ELAINE: Oh, Tim, I didn’t think it would be like that. I really didn’t. It was only going to be a short break. She wasn’t letting me into the house to look after her or do anything
TIMOTHY: I really think you’re undermining me. I won’t have it.
ELAINE: It’s really not like that, Tim.
TIMOTHY: This is not on me. I never signed up for this.
ELAINE: Oh, Dad, I wish you were still here.
JACOB: I’ve done one with the fossils already. Why should I have to do it again? Plus, I learnt it all in like five minutes.
HEATHER: What are you doing now?
JACOB: Intensive care, Heather. Proper nursing. Saving lives. It’s real and it’s intense. You see, the clue’s in the name, intensive.
HEATHER: I’m saving lives.
CHLOE: That’s not the same thing though, is it?
CHLOE: They go in there to die.
JACOB: And so what if they do? It’s a care home. Why would you bother saving them anyway?
HEATHER: It’s not like that.
LUCY: It Is. Heather, you’ll soon be as doolally as they are, and you’ll never get back into the NHS.
HEATHER: Thanks a lot for your input, Lucy. Just you wait.
JACOB: Look at me, Heather. Look at my face. I’m too young and far too handsome to work in a home.
JACOB: Thank you. Too kind. [MUFFLED YELLING]
TIMOTHY: She’s not stopping.
ELAINE: I thought she’d wear herself one. She’s done that recently. Run out of steam and gone back to sleep.
TIMOTHY: It doesn’t sound like she’s in her bed.
IRENE: You get out of here. You go! Get away from me. Leave me be.
IRENE: You get our of here.
IRENE: You go. I don’t want you in here. I’ll call my father and he’ll hit you.
ELAINE: Mum, there’s no one– there’s no one else here. It’s OK. There’s no one else here. Sh. Sh. It’s OK, Mum. It’s just a bad dream, Mum. Mum. Mum.
IRENE: Oh, Daddy, help me.
You could have told me you weren’t working today, Charlotte. You could have looked after Mum for me.
CHARLOTTE: I didn’t know, did I? I never get the shifts or they cancel at the last minute.
ELAINE: Are they allowed to do that?
CHARLOTTE: Nan, do you want a sandwich?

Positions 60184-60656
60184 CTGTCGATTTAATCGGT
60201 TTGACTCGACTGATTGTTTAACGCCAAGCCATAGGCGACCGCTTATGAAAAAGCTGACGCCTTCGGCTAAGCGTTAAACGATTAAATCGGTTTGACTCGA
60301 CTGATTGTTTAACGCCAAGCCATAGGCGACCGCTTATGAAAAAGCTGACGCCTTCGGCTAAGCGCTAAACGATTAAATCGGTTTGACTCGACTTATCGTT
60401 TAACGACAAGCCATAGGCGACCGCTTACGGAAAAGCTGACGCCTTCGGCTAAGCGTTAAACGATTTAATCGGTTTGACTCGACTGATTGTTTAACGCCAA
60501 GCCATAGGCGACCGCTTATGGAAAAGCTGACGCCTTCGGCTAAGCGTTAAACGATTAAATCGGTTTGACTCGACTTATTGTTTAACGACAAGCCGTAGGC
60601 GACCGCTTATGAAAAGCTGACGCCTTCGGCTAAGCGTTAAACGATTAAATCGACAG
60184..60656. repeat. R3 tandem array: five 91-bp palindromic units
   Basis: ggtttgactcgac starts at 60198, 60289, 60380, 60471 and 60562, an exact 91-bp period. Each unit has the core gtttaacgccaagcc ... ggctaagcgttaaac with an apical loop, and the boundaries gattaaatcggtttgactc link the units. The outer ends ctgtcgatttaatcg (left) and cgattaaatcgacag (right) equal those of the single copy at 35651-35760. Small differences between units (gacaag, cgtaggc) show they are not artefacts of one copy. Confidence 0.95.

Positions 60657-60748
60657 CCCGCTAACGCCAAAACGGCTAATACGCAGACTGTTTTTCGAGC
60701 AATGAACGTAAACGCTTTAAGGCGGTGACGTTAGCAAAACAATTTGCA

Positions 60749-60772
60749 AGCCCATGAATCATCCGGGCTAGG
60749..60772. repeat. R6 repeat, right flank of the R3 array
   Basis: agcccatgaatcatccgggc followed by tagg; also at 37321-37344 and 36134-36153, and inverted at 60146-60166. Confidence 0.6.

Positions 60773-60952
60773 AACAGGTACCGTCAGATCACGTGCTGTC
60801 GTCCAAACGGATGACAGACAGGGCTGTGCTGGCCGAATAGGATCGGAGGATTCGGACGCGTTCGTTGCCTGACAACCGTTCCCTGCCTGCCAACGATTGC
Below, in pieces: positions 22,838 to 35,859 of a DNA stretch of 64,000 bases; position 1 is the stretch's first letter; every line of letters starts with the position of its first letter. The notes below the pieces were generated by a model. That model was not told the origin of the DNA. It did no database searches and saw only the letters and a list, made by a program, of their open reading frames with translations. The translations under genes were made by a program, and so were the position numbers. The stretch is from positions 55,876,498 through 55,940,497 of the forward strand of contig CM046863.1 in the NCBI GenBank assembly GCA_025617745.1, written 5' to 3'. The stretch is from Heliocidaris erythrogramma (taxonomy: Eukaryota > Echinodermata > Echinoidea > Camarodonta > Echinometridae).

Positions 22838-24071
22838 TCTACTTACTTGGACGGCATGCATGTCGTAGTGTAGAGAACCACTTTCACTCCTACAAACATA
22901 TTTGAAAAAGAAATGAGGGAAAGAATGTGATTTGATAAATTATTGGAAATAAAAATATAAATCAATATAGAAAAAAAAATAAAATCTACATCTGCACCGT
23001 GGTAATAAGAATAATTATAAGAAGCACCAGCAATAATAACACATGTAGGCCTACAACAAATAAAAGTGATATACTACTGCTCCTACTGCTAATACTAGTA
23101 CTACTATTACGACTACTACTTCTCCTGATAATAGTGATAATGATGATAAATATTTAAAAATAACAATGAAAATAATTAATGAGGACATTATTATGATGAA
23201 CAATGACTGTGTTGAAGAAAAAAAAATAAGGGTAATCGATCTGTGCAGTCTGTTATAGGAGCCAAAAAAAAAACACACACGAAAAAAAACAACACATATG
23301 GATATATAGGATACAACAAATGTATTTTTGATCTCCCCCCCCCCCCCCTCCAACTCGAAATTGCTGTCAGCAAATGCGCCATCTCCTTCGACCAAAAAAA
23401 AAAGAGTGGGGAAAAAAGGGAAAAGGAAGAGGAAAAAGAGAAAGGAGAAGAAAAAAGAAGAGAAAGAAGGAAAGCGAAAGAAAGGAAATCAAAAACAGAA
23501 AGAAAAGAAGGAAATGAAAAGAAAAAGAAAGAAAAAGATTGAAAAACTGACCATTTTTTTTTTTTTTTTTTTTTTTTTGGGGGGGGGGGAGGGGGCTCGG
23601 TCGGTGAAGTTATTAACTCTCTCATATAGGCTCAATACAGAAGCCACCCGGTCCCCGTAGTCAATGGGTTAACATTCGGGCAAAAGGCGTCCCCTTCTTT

ELAINE: Charlotte, leave your Nan. She’s settled. She’s fine.
CHARLOTTE: You don’t need to be so narky with me.
ELAINE: I’m not getting narky, Charlotte. Please.
CHARLOTTE: Nan, What are you doing this afternoon? We could go for a walk.
ELAINE: Don’t mention walks to her Nan, she’ll start looking for a pair of shoes she had 30 years ago. Leave it alone. She’s fine.
CHARLOTTE: So what then? We’re just going to leave here there all afternoon?
CHARLOTTE: Yes. And we all have to be quiet until she goes to bed.
ELAINE: Stop it, Charlotte.
CHARLOTTE: No, I don’t want to be quiet. When’s the last time you went out, Mum?
CHARLOTTE: When? Did you take her?
ELAINE: I was out for two hours last night at the supermarket. I waited till she was asleep.
CHARLOTTE: Is that it? Two hours in Asda? Can’t you see what’s happening here?
ELAINE: Charlotte, I’ve been up half the night with her already. I’m cross-eyed with tiredness. Please, I don’t want to talk about this now.
CHARLOTTE: So when are we supposed to talk about it?
ELAINE: We’re not. I’m not talking about it.
CHARLOTTE: I’m not leaving it. She’s my Nan.
ELAINE: And she’s my mum. You think you have all the answers, Charlotte. Well, do you have an answer to this problem? Come on, let’s hear it. I’m all ears.
CHARLOTTE: I mean, I do know. [NAN SINGING]
CHARLOTTE: Just give you a minute to think.
ELAINE: Look, look what you’ve done.
CHARLOTTE: I haven’t done anything.
ELAINE: You’ve unsettled her.
CHARLOTTE: I haven’t. Have I, Nan? See, nothing?
ELAINE: Why can’t you accept that I’m in control? Everything’s fine.
CHARLOTTE: I haven’t done anything.
ELAINE: This is your last warning, Charlotte.
CHARLOTTE: I haven’t done anything, and why are you taking to me like I’m 8?
CHARLOTTE: I’m not shouting.
GUY: Whoa, whoa. What is happening? Was is this? I could here it all the way down the street.
CHARLOTTE: It’s her fault.
GUY: All, right, guys, come on, let’s calm down. Have you all forgotten what’s been happening? Irene, she’s been out the door five times. She’s fallen four. It’s not getting any better. She’s upset Distressed. Look. It’s too risky. We can’t wait until something really bad happens, because then it’s going to be too late. How long is this going to go on? It’s OK, Nan. You don’t need to worry.
IRENE: I want to go somewhere safe.
ELAINE: You’re safe here, Mum. You’re safe.
IRENE: I’m not safe. I’m scared. I’m so scared.
ELAINE: I’m sorry. I’m so sorry. I’m so sorry.